Massage therapy is one of the oldest known healing arts. Chinese records show that it dates back 3,000 years, while the ancient Hindus, Persians and Egyptians also applied forms of massage for many disorders. Hippocrates, an ancient Greek physician who is considered one of the most outstanding figures in the history of medicine, wrote papers recommending the benefits of massage and the friction of movement for joint and circulatory problems.
Today, massage is still a valuable practice that continues to relieve many aliments. As an accepted part of many physical rehabilitation programs, massage therapy has also proven beneficial for chronic conditions such as low back pain, arthritis, diabetes and depression. Massage helps relieve the stress and tension of everyday working and living that can lead to disease and illness.
Every day, more traditional health care professionals throughout the world recognize that therapeutic massage can play an important role in treating illness and chronic ailments. Physicians, chiropractors and physiotherapists are recommending that more patients receive massages for certain health conditions, while many employers and health insurance plans support the use of registered massage therapists.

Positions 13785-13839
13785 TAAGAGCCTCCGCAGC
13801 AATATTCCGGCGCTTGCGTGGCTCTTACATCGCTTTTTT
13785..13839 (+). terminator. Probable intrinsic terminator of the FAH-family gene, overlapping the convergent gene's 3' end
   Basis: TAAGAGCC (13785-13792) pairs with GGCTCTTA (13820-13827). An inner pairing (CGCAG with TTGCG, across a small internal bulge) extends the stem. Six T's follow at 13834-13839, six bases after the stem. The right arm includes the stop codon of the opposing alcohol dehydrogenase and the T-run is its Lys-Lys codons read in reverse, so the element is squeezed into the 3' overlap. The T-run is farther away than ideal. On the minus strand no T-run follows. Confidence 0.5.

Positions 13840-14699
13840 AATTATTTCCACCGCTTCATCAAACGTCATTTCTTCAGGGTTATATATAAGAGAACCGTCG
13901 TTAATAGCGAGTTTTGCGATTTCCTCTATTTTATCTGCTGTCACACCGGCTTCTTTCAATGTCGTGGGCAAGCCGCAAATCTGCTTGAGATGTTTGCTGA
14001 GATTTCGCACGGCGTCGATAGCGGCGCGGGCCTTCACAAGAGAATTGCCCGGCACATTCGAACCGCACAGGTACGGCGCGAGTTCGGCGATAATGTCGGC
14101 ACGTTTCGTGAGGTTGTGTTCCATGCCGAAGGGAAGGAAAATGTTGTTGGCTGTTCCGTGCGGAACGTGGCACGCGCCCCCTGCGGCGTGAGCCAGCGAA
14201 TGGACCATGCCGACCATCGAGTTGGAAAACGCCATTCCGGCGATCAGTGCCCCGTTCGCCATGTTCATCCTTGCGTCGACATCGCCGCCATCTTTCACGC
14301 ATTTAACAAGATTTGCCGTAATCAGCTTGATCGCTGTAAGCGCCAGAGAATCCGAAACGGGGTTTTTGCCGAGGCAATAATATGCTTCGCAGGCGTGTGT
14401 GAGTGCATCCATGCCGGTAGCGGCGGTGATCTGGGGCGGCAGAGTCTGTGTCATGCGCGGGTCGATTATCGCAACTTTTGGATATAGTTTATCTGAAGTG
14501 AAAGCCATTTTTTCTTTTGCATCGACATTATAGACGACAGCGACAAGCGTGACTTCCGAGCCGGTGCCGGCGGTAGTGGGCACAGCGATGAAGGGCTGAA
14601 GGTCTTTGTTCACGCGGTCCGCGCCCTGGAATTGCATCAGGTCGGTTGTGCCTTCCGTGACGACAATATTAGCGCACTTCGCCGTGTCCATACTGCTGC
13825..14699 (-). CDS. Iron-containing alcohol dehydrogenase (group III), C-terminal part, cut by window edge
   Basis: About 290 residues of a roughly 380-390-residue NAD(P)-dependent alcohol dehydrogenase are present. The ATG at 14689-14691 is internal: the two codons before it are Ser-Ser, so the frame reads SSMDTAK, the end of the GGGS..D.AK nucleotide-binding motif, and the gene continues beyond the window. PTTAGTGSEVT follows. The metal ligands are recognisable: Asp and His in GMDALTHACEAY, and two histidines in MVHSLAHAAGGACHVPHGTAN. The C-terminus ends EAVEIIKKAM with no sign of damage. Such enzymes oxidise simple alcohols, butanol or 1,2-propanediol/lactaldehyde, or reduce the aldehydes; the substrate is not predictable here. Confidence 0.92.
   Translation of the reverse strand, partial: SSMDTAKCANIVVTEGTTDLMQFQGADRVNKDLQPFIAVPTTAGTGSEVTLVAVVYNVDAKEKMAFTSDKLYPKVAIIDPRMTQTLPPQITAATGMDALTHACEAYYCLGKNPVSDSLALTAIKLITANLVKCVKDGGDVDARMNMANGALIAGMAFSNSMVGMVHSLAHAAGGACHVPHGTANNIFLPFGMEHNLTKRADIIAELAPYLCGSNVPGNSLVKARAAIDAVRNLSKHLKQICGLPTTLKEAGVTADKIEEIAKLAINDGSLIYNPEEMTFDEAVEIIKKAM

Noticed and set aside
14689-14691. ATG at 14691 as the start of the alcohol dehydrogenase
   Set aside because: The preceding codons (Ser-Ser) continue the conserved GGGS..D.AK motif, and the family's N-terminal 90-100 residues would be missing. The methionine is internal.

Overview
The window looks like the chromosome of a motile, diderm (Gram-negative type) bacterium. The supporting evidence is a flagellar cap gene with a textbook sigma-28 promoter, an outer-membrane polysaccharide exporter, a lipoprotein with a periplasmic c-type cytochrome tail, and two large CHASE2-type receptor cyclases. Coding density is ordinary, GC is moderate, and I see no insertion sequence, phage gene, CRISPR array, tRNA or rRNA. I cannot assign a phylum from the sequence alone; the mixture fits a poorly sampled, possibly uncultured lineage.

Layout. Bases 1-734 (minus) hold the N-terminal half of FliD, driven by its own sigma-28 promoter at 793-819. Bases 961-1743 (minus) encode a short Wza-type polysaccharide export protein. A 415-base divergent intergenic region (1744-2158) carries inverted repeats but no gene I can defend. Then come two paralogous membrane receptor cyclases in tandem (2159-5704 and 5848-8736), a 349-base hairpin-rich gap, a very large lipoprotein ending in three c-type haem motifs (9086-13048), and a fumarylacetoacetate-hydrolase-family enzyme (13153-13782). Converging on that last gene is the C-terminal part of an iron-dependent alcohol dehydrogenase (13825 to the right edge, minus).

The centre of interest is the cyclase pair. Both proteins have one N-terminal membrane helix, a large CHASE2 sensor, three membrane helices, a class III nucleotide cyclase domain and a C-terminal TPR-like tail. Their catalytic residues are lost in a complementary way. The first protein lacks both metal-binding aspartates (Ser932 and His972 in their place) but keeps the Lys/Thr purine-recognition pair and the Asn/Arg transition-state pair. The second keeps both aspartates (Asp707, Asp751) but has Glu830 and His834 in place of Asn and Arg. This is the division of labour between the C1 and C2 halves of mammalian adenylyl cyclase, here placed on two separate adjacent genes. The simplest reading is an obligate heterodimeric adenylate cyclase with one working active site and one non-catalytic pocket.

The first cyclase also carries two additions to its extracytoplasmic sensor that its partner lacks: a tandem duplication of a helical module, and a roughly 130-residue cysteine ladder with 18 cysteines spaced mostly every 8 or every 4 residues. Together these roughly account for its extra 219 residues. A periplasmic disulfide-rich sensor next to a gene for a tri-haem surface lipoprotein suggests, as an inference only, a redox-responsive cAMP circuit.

What Do Massage Therapists Do?
Massage, bodywork and somatic therapies are defined as the application of soft-tissue manipulation techniques to the human body, generally intended to reduce stress and fatigue and treat painful ailments while improving circulation. There are many variations of massage that a therapist may need to learn, including:
- Swedish massage
- aroma therapy massage
- hot stone massage
- deep tissue massage
- Thai massage
- neuromuscular massage
There are also massages targeted at specific clients; for instance:
- sports massage (athletes)
- prenatal massage (pregnant women)
- oncology massage (cancer patients)
- animal massage (animals)
Each type of massage requires a different technique. Massage therapists usually specialize in several styles in order to maximize their customer base. They consult with clients before appointments in order to determine the most appropriate style
Two-thirds of massage therapists are self-employed. Others work in doctors’ offices and nursing homes, hotels and resorts, salons and spas and fitness centers. The environment in which massage therapists work varies depending on where they work — from spas to private homes to public offices and shopping centers — but the nature of the job involves a great deal of hand and arm movement that could cause physical strain if not handled properly.